Shoppers have received a warning about a little-known law they could break while at the supermarket.
Most people would never dream of walking into a store and picking up a product without paying for it first.
But that’s exactly what some supermarket shoppers do because they just can’t wait to get home to eat one of their purchases.
READ MORE:Every driver warned about the law you could break when filling your car
It could be a chocolate bar or the sandwich from a meal, but it’s not uncommon to see a shopper drop an empty package on the conveyor belt with the rest of their purchases.
Although this habit may seem quite innocent, criminal law scholars Adkirk’s Law in Southport warned you could break the law.
Rachel Adamson says that very few people realize that the product is not yours until the sale is over.
She said: “Although you honestly intend to pay for a bar of chocolate you ate while shopping in a supermarket, it is still technically illegal under section 6 of the Theft Act 1968. .
“Buying a product at the checkout is what transfers ownership of the product owned by the merchant to the one that belongs to you. And it is only when that sale is complete that you have the legal right to consume or use it. If you eat the chocolate before you legally own it, you permanently deprive the owner of their right to the product – they can no longer deny you the sale or take the item off the shelves.
“In another example, it would be like redecorating a house before you’ve traded contracts or spray painting a car while it’s still in the showroom. Even with the honest intention of purchasing the product, you should not modify or use anything that is not yours.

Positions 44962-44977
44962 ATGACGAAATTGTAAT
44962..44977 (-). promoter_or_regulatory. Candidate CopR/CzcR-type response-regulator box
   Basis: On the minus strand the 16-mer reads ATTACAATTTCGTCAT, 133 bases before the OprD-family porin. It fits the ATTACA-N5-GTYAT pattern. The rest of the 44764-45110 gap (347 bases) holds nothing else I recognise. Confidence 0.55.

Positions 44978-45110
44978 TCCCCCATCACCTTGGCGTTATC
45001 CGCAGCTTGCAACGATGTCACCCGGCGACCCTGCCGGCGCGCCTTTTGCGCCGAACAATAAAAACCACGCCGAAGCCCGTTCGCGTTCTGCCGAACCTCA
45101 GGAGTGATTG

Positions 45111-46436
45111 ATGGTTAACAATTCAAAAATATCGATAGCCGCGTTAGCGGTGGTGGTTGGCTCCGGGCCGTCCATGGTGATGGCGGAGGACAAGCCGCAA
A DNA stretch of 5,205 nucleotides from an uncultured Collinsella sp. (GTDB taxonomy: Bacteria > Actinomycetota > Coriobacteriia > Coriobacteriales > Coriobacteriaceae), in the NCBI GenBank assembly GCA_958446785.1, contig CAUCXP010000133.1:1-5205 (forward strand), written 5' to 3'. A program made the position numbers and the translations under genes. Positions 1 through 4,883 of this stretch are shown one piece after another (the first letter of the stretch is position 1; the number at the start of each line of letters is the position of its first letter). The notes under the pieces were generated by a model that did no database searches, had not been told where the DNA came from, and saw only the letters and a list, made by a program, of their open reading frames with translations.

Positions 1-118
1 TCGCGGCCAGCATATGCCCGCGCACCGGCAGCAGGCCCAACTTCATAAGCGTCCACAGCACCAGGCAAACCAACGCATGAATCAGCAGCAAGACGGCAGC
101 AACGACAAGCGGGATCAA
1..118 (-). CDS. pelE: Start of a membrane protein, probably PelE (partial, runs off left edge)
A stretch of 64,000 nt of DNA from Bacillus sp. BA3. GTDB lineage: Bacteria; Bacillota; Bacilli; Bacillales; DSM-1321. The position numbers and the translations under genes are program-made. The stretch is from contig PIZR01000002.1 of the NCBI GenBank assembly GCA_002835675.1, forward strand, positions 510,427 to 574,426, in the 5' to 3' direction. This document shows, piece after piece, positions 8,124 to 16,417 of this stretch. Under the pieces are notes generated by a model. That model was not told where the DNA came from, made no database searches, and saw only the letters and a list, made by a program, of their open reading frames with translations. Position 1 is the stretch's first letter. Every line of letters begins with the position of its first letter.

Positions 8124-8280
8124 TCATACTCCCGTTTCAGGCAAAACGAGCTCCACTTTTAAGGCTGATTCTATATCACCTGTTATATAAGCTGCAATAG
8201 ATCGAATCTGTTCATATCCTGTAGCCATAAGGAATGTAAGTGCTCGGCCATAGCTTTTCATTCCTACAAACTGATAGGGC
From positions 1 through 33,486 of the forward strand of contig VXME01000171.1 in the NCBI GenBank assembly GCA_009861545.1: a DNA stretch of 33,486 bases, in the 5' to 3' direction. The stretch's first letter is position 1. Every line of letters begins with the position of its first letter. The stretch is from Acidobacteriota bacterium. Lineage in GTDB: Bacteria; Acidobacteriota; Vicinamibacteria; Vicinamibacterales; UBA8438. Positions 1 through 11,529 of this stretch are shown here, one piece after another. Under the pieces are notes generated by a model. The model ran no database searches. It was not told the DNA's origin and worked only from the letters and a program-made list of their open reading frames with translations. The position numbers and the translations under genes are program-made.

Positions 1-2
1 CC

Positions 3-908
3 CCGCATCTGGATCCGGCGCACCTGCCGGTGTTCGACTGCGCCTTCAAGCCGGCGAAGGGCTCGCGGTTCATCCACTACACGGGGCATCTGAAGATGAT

Ms Adamson said: “Worryingly, new legislation is also catching people, such as illegal wi-fi use or illegal downloading of music or certain documents, which now seems quite natural to do without asking.
“It is also illegal to send unsolicited mail to another person without their consent under data protection laws and people have been prosecuted for it.”
Data protection laws state that you may only send emails to individual subscribers if they have “previously notified the sender” of their specific consent to receive such emails.
Rachel calls for caution. She added: “Be careful. We should all consider the possible consequences before we engage in some of these things – you could be breaking the law on something important and ending up in court. Take advice first if you have any doubts.
Adkirk Law is a leading UK law firm offering a niche practice with expertise in regulatory law, including serious fraud, regulation and police misconduct.
Regulatory violations can result in enforcement action against businesses or individuals.
Any violation of regulations or obligations can result in loss of registration with regulators, criminal prosecution, prohibition notices, and other serious penalties.